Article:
Many like me purchased a copy the day it was released on Early Access and followed the development of the game as they released additional cars, tracks and game modes. Paul Coleman the game designer was the voice of the co-driver for all rally events and Paul and the team produced a monthly DiRT Show live stream to coincide with the release of updates. There appeared to be a concerted effort to incorporate community feedback into the final product which at the time felt like something special, I mean to feel like you were participating in the development of the product. And where the team appeared to be doing their utmost given the technology and car and track licences they had to work with. That's not to say that the game is perfect, no game is, and to this day many feel it lacks content in terms of rally locations and which indeed it does.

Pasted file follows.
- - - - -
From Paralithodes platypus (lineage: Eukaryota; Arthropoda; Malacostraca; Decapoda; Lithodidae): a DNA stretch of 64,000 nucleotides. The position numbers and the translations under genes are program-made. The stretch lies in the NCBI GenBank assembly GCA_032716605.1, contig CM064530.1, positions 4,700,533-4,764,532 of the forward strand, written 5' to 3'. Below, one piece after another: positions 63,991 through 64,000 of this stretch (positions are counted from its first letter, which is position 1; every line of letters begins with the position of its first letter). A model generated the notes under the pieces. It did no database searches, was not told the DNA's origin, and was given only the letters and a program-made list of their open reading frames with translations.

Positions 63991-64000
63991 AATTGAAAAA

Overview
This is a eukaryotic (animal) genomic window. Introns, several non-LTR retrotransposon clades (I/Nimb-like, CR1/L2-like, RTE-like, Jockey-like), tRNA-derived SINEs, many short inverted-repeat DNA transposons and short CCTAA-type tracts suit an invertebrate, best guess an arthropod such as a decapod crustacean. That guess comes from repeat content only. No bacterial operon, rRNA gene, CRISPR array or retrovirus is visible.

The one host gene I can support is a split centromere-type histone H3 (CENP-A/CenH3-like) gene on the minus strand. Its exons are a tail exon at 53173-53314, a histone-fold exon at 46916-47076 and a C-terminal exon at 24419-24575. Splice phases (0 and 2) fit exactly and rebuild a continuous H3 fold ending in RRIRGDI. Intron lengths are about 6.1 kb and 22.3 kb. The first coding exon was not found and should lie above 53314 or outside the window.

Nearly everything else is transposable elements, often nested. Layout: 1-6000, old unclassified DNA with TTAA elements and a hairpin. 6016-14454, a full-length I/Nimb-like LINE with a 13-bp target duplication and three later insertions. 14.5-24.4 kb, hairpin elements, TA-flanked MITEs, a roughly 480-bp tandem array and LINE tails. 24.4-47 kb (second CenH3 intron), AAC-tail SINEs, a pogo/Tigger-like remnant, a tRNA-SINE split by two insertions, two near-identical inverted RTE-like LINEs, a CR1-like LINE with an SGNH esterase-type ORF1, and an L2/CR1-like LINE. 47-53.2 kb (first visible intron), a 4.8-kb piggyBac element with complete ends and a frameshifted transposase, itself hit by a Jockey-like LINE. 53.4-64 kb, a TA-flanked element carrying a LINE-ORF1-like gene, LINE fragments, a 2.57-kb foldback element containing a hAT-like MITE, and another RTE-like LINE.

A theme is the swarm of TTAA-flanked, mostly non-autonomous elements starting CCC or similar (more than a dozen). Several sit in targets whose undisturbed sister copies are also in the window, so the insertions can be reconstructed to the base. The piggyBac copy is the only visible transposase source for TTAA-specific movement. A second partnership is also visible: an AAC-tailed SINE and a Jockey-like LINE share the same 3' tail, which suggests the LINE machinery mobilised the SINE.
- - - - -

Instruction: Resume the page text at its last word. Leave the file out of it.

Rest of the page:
Similar to how DiRT 3 in a sense captures a moment in time with rallying icons such as Colin McRae's R4, DiRT Rally in a way does the same. Featured on the box art of DiRT Rally is the Volkswagen Polo R WRC as driven by Sébastien Ogier which dominated the World Rally Championship (WRC) for several years. And which is now also a piece of rally history as the Volkswagen team pulled out of the WRC. And Ogier for the 2017 championship was driving a Ford Fiesta, a later version of the model featured on the box art of DiRT 3.
It was time to invest in a wheel
In terms of the presentation and game play DiRT Rally was most definitely not DiRT 3 as the focus was more on the simulation side of things. In terms of how difficult the game can be some have referred to it as the Dark Souls of driving games, those who know about video games will know what that means. And I too quickly realised that driving with an Xbox 360 controller wasn't going to cut it. So to progress in the game and to overall try and experience all it had to offer it was time to invest in a driving wheel of some kind.